In 2011, only 2 per cent of the PNG population of 6.5 million then had mobile phones. This more than tripled to 6.5 per cent penetration last year. A study by the Australian Broadcasting Corporation International Development and InterMedia in 2012 showed that more PNG households had access to a mobile phone than to a radio. 
In Niue, a tiny Pacific nation of less than 1,200 people, internet penetration is 92 per cent. The other top internet rates are in Guam (69.7 per cent), New Caledonia (66 per cent), Tokelau which has only 1,300 people (59.8 per cent), French Polynesia (57.5 per cent) and the Cook Islands (48.4 per cent).
Factors for the digital revolution
Robie attributes this digital revolution to Digicel, the Irish-owned company which introduced cheap phones and cut-rate services nine years ago. It is now the fastest growing mobile operator in the Pacific.
In the PNG, when Digicel entered the market in 2007, there were only 100,000 mobile phone subscribers. In the following year, the number went up to 874,000. In the last five years, subscribers increased by 2,400 per cent.
Until August 2009, Nauru (population 10,000) had no commercial mobile service. But after Digicel entered the market, half the population had bought a phone within a week and were on the network.
Another major factor for this digital revolution, Robie says, has been telecommunications deregulation and reform across the Pacific, beginning in Tonga 12 years ago.
A dramatic impact of this digital revolution has mainly been on accountability and transparency in the region.
To quote the Lowy Institute for International Policy, there are “a number of prominent examples of the way in which social media has been used to shed light on negligence, poor service delivery and corruption by governments”.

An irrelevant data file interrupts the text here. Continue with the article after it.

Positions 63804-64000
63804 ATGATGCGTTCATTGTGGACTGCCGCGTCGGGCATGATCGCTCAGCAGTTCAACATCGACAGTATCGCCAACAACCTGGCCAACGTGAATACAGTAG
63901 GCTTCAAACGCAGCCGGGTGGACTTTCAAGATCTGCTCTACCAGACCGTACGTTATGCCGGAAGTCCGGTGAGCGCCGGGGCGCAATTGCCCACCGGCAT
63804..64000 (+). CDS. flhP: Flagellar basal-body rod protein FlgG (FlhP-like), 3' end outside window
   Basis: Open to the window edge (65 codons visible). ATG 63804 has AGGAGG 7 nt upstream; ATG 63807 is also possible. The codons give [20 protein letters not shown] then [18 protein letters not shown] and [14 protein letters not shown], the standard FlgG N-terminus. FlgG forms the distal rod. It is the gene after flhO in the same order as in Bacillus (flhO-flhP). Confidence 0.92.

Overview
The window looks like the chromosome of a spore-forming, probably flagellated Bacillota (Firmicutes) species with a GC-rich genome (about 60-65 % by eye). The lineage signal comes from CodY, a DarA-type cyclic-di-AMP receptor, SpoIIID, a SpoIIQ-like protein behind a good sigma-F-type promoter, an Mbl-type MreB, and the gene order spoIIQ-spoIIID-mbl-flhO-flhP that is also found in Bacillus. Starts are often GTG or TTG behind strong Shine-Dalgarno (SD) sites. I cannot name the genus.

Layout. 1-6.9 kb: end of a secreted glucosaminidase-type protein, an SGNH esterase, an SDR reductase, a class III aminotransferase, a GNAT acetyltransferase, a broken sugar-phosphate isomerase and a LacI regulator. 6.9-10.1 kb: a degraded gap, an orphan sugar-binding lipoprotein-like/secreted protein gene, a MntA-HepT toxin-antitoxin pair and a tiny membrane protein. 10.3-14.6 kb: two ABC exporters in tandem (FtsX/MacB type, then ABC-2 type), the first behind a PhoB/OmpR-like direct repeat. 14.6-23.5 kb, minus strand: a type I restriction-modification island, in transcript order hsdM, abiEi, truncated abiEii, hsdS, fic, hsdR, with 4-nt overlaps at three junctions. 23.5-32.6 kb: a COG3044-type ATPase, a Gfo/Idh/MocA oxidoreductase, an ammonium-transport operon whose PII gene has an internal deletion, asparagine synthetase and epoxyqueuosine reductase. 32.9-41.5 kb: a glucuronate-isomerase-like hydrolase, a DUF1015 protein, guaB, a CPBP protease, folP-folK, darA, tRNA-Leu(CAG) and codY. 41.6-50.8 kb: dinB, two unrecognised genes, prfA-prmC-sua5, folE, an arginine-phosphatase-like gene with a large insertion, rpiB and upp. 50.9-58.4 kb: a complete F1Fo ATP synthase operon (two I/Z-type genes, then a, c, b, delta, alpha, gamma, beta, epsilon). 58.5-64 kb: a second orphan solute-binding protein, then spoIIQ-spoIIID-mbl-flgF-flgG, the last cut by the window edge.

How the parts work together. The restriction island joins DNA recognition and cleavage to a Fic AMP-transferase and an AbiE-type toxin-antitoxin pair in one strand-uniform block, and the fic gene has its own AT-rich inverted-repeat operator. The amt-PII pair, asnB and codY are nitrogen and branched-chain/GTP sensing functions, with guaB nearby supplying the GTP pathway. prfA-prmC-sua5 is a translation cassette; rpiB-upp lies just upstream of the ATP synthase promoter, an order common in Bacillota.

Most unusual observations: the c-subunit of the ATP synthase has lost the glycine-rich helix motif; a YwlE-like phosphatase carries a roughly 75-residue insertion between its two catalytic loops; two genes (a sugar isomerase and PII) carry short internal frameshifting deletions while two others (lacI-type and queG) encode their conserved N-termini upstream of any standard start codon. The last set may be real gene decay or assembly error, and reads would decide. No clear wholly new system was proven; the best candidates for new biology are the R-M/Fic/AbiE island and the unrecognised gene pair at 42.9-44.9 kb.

Facebook groups, independent media blogs and journalism schools have been at the forefront of this greater transparency.
The downside is that some governments have pushed back on this revolution, especially if they have something to hide. The small island nation of Nauru banned Facebook a month ago but immediately drew worldwide protests.
The upside is that as we move into the e-century, this digital revolution has brought about a “Pacific ‘digital generation’ of activists, thinkers, informers and influencers” who will push their societies forward. 
Crispin Maslog is a former journalist and science journalism professor at the University of the Philippines Los Baños and director of the Silliman School of Journalism, Philippines. He is a consultant of the Asian Institute of Journalism and Communication and board chairperson of the Asian Media Information and Communication Centre, both based in Manila.
This article has been produced by SciDev.Net's South-East Asia & Pacific desk.
 David Robie Communication and media education in an e-century: A Pacific perspective (Paper presented at AMIC Conference, Dubai, UAE, June 2015)  ABC International Development and InterMedia Citizen Access to Information in Papua New Guinea (ABC ID and InterMedia, 2012)
 Danielle Cave Digital Islands: How the Pacific’s ICT revolution is transforming the region (Lowy Institute for International Policy, 2012)